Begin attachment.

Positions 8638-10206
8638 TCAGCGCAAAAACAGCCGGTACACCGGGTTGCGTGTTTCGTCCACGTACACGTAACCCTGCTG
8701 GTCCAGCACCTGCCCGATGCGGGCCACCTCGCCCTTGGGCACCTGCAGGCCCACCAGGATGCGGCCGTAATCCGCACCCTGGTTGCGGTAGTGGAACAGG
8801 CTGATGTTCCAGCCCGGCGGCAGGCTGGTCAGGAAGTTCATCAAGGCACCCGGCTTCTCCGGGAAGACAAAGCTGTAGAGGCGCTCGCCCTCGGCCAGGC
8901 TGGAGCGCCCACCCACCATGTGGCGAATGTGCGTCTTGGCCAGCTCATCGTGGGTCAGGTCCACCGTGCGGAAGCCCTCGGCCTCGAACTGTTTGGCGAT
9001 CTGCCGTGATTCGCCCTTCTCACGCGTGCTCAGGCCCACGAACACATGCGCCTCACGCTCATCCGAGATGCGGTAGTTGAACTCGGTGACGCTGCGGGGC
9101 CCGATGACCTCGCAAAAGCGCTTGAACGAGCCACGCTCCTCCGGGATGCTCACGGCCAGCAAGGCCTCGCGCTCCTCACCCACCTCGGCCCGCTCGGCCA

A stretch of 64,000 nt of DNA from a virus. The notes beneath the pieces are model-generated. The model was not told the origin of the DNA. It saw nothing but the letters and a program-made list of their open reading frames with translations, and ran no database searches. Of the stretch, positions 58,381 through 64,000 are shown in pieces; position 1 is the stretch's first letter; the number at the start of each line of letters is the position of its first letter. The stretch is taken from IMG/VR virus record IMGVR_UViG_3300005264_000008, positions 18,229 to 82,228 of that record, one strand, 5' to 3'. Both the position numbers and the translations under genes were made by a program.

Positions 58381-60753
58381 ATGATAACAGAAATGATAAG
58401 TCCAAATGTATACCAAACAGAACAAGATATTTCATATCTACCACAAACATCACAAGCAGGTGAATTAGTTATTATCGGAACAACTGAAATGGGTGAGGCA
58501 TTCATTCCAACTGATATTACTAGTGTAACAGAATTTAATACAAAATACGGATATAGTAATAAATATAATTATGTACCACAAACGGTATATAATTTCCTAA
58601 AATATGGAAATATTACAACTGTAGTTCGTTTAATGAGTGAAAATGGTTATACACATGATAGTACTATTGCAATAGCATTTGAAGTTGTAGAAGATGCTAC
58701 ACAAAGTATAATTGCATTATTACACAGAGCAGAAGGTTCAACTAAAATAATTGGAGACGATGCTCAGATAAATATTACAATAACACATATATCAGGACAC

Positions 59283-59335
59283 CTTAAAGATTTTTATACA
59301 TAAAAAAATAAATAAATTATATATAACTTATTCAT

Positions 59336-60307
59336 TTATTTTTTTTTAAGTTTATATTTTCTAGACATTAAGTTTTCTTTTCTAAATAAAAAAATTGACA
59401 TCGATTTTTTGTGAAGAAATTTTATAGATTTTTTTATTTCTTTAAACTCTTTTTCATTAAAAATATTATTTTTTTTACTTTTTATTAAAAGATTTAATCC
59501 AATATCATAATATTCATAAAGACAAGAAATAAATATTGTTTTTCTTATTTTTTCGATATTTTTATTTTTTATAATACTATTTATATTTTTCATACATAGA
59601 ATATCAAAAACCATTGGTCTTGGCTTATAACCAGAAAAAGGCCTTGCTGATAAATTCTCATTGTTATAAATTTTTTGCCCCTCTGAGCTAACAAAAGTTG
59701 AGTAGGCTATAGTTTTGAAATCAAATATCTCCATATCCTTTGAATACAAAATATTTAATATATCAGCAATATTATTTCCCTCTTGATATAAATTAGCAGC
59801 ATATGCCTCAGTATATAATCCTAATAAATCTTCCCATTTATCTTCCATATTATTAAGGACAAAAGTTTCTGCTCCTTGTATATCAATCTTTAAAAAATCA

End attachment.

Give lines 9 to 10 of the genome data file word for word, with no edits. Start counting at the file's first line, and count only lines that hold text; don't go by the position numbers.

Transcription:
Positions 58381-60753
58381 ATGATAACAGAAATGATAAG